Three Days Before the Test
Take a full-length practice test under timed conditions. Use the techniques and strategies you’ve learned in your preparation. Approach the test strategically, actively, and confidently.
Two Days Before the Test
WARNING: DO NOT take a full practice exam if you have fewer than 48 hours left before the test. Doing so will probably exhaust you and hurt your score on the actual test. Maybe it will help to think of the AP Calculus exam as a marathon. Racers don’t run a marathon the day before the real thing—they rest and conserve their energy!
The Day Before the Test
DO NOT STUDY. Get together an “AP Calculus exam kit” containing the following items:
- A graphing calculator with fresh batteries
- A watch (as long as it doesn’t have internet access, have an alarm, or make noise)
- A few pens and No. 2 pencils (pencils with slightly dull points fill the ovals better; mechanical pencils are NOT permitted)
- Your 6-digit school code (home-schooled students will be provided with their state’s or country’s home-school code at the time of the exam)
- Photo ID card
Know exactly where you’re going, exactly how you’re getting there, and exactly how long it takes to get there. It’s probably a good idea to visit your test center sometime before the day of the test, so that you know what to expect—what the rooms are like, how the desks are set up, and so on.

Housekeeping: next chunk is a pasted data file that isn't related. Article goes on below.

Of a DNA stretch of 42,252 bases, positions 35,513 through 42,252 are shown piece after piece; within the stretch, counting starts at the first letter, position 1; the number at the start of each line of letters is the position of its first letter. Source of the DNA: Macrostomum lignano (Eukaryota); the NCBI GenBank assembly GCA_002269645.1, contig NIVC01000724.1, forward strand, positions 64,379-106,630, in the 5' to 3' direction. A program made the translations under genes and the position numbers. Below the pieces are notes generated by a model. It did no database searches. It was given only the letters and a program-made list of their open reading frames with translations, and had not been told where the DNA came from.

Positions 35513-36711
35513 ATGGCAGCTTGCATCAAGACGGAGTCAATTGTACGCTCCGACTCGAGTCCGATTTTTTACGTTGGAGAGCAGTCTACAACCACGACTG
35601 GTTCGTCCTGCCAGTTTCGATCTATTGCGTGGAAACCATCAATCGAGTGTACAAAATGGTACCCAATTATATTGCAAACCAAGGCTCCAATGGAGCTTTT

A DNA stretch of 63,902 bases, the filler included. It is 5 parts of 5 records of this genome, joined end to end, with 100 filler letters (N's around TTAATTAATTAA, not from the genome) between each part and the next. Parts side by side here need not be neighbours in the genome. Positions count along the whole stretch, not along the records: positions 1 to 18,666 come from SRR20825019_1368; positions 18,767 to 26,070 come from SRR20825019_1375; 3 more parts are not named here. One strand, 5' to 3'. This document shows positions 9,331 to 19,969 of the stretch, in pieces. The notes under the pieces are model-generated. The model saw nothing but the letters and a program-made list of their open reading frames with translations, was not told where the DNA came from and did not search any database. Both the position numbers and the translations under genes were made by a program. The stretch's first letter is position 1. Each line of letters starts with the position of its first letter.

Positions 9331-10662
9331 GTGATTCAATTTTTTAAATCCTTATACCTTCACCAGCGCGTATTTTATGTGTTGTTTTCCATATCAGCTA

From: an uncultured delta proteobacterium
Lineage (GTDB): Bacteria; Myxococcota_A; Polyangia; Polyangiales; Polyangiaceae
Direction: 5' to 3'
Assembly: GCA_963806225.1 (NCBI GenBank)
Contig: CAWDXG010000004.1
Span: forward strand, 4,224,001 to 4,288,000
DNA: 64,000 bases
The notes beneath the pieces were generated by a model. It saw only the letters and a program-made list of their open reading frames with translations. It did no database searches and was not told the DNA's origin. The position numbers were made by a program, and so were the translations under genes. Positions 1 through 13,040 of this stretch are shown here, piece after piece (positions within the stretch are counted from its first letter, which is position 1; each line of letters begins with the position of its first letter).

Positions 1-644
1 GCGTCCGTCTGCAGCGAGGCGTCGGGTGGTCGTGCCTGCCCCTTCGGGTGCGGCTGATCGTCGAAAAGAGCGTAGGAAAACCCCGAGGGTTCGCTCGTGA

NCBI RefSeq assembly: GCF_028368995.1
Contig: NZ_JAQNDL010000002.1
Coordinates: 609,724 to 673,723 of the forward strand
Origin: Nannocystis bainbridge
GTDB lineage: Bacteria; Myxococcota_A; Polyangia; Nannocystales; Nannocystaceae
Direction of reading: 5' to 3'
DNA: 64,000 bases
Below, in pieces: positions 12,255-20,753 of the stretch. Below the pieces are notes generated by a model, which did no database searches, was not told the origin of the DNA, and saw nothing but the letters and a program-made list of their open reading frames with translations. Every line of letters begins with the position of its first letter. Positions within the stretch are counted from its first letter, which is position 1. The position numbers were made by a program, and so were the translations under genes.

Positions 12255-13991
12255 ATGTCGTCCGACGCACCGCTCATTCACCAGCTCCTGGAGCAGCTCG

Relax the night before the AP Calculus exam. Read a good book, take a long hot shower, watch a movie or something on TV. Get a good night’s sleep. Go to bed early and leave yourself extra time in the morning.
The Morning of the Test
- Eat breakfast. Make it something substantial, but not anything too heavy or greasy.
- Don’t drink a lot of coffee if you’re not used to it. Bathroom breaks cut into your time, and too much caffeine is a bad idea.
- Dress in layers so that you can adjust to the temperature of the test room.
- Read something non-test related. Warm up your brain with a newspaper or a magazine.
- Be sure to get there early. Allow yourself extra time for traffic, mass-transit delays, and/or detours.
During the Test
Stay confident. If you find your confidence slipping, remind yourself how well you’ve prepared. You know the structure of the test; you know the instructions; you’ve had practice with—and have learned strategies for—every question type.
If something goes really wrong, don’t panic. If the test booklet is defective—two pages are stuck together or the ink has run—raise your hand and tell the proctor you need a new book. If you accidentally mis-grid your answer page or put the answers in the wrong section, raise your hand and tell the proctor. He or she might be able to arrange for you to re-grid your test after it’s over, when it won’t cost you any time.
After the Test
You might walk out of the AP Calculus AB exam thinking that you blew it. This is a normal reaction. Lots of people—even the highest scorers—feel that way. You tend to remember the questions that stumped you, not the ones that you knew. Be confident in your preparation and celebrate the fact that the AP Calculus AB exam is soon to be a distant memory.
The Week Before the AP Calculus AB Exam